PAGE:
root@prateek-desktop:~# netstat -rn
Kernel IP routing table
Destination     Gateway         Genmask         Flags   MSS Window  irtt Iface
192.168.0.0     0.0.0.0         255.255.255.0   U         0 0          0 eth1

I have a network where my wireless router has static IP address 192.168.0.80 with subnet mask 255.255.255.0 and default gateway as 192.168.0.81. My pc has IP address 192.168.0.81 (same as gateway of my router). I have few other devices like smart phones n laptops connected to wireless router via DHCP connection. Now When I try to ping from my PC to my router static IP address (192.168.0.80) it does not respond anything. no message is being displayed but for other addresses it says destination host is unreachable.

What can be the reason and how can I trouble shoot ? Please help i am stuck in my master thesis at this point.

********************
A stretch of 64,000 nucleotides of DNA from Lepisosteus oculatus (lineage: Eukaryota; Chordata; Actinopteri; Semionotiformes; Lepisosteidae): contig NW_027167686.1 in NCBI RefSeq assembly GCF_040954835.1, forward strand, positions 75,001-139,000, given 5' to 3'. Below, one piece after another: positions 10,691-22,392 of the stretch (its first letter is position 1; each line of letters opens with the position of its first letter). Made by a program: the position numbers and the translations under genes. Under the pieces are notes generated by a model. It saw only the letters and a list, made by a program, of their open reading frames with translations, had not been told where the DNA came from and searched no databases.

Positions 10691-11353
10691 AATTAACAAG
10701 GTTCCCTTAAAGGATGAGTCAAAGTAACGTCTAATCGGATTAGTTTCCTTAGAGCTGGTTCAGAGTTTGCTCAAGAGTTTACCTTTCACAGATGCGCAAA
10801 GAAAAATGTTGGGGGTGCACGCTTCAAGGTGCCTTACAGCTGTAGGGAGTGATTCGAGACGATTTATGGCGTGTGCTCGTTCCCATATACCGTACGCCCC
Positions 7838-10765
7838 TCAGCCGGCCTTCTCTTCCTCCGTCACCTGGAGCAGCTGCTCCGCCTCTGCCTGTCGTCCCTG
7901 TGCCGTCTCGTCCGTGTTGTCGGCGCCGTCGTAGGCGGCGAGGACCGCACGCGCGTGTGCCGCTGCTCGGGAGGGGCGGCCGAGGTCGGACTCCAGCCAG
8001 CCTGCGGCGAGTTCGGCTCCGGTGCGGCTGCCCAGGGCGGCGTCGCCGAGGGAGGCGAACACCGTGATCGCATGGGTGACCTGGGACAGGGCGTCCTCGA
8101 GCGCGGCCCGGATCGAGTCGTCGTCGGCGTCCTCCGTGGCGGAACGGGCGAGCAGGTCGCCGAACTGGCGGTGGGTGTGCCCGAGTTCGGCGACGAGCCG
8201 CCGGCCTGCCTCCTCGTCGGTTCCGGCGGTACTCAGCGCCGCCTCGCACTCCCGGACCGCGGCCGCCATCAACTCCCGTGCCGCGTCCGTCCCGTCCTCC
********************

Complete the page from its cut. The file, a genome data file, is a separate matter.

• How are you assigning the gateway? This is normal netstat -rn output for a locally attached network. The route is up (U), but is directly accessed on the eth1 interface, not via a gateway (flags UG, and possibly others). – user4556274 Jun 21 '17 at 12:07
  • When I was assigning the IP address to my PC i assigned IP address (192.168.0.81), subnet mask (255.255.255.0) and default gateway (192.168.0.80). so under netstat -rn output i want for all destinations under 192.168.0.0 the gateway should be 192.168.0.80 which is my router's ip adress. – Prateek Manocha Jun 21 '17 at 12:08
  • your comment repeats that you assigned a gateway, but not how you assigned it (what command? what tool?). What machine exists at address 192.168.0.80 on your local network? Why do you expect a non-zero gateway entry in the routing table for a locally attached network? Please edit your question with any additional information, rather than adding comments. – user4556274 Jun 21 '17 at 12:11
  • Hi guys I have updated my question please let me know if any further info u need so that you can help me better. I request you to help me out please. – Prateek Manocha Jun 21 '17 at 12:21